*Deep breath* Here we go.

 

 

 

 

7 Places Where I Find Real Freelance Writing Jobs

young woman working on laptop

The Gig Economy is EVERYWHERE Online

If you have ever considered working from home, you have no doubt come across the massive amount of information on the web to help you find freelance writing jobs . It seems like everyone and their mom has a course on becoming a freelance copywriter or content writer.

The thing that jumps out at me, however, is that many of these so-called gurus don’t seem to have much copywriting experience under their belts. The way that the online business and freelance community is set up, it seems like some people to begin selling courses and coaching to other people who are trying to live the dream, instead of working on their actual freelance income themselves.

The old adage, those who can do, and those who can’t teach, is VERY apropos when it comes to the online freelance writing world.

And I admit that I did spend (and sometimes waste) a lot of time, money and tears on finding the right information to help me 1. develop my skill set and 2. find decent freelance work. I’ve kissed a lot of frogs–now I stick to the channels that I know are legit and effective. Here are a few of the places that I found my current clients.

1. Join Facebook Groups

 

A friend of mine clued me in to this resource last year, and it led to me getting some great referrals. There are many Facebook groups out there for freelance writers to network and share job information. Some of these groups are publicly searchable. Others are kept under wraps because they are closed or secret groups that require an invite.

But the good thing is, once you get into one or two groups, you will quickly learn about the other lesser known groups who like to stay on the down low. Pay attention to the feed for a few minutes each day. You will learn about possible gigs, other boards or practical writing or career advice.

2. Check out sites Find Freelance Writing Work On Upwork–But Be Choosy

 

Upwork and other content mill and bidding sites get a bad rap. And much of it is totally deserved. Upwork is no exception, but it can lead to good clients when used correctly, and with the right mindset. When it comes to Upwork, there are two important things to remember:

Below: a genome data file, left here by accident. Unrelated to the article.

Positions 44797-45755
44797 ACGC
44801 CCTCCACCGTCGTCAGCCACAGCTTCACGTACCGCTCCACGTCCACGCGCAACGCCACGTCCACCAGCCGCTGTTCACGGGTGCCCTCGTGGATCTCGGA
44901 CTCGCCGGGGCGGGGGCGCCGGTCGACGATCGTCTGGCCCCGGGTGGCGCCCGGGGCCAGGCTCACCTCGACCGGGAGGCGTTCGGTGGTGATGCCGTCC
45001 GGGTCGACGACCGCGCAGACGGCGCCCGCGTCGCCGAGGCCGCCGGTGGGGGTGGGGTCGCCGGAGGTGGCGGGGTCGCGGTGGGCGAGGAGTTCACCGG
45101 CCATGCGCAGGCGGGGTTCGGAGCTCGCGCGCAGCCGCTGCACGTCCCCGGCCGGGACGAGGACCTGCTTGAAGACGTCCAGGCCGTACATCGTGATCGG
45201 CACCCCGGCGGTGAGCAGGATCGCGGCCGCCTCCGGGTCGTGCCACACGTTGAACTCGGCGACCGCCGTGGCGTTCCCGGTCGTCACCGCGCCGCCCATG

Do Not Try To Get Business by Being the Lowest Bidder

While this may get you a few gigs, they will NOT be the types of clients you want, trust me. I’ve even run into my fair share of scammers on Upwork. WARNING: If they want to get you to chat and to be hired off Upwork, be very wary. While I have had legit Skype interviews with Upwork clients, they always hire me on the Upwork site.

Upwork takes a hefty commission when you’re hired. Upwork charges the freelancer a fee of 20% for the first $500 billed with a client. Then, the commission rate drops to 10% for lifetime billings with the client between $500.01 and $10,000. If you find a really long-term client, the commission drops again–5% for lifetime billings with the client that exceed $10,000 (I’ve never gotten to this threshold with any clients). But the fee scale is another reason that you only want to spend your time on good, quality clients on Upwork. The one-offs who are looking to pay pennies aren’t worth it.

Always Use Highly Relevant Samples Only

I got this advice from high-earning Upwork guru Danny Margulies of freelancetowin.com. 

Danny teaches something he calls the “Crystal Ball Method.” The idea is that you give the prospect a look into crystal ball at how you can help them solve their specific problem with your work. He suggests putting together what he calls a Minimum Viable Portfolio (MVP). The MVP is:

  • One single writing sample
  • Which is targeted toward what the client is looking for. Not a cut and paste sample or clip
  • Completed in 20-20 minutes.

The point is to stand out among all of the cookie cutter, cut and paste bids the prospect will receive. By doing some really quick online research, you can stand out from the crowd, and have a better change of getting better paid gigs. Check out Danny’s site for more details on his methods.

3. LinkedIn Pro

I learned about this from a colleague I met through some old-fashioned LinkedIn networking. Who knew the site actually worked for that purpose?

Anyway, I reached out to a writer in my niche who lived in a different city located in my state. I complimented her on her experience in the field that I was trying to grow into, and she graciously offered to have a phone chat. During this conversation she gave me two great LinkedIn related tidbits.

  • Join LinkedIn groups related to your niche or potential client base. I did some of this, but I did not get any work in this way.
  • Sign up for the LinkedIn Profinder program, which has been great.

To join LinkedIn Profinder, you must complete a simple application. The first time I submitted my application, a representative got back to me and told me that my LinkedIn profile needed some work. She gave me suggestions about how to optimize my profile to look better to potential clients.

After spending a little time on my profile, the accepted me.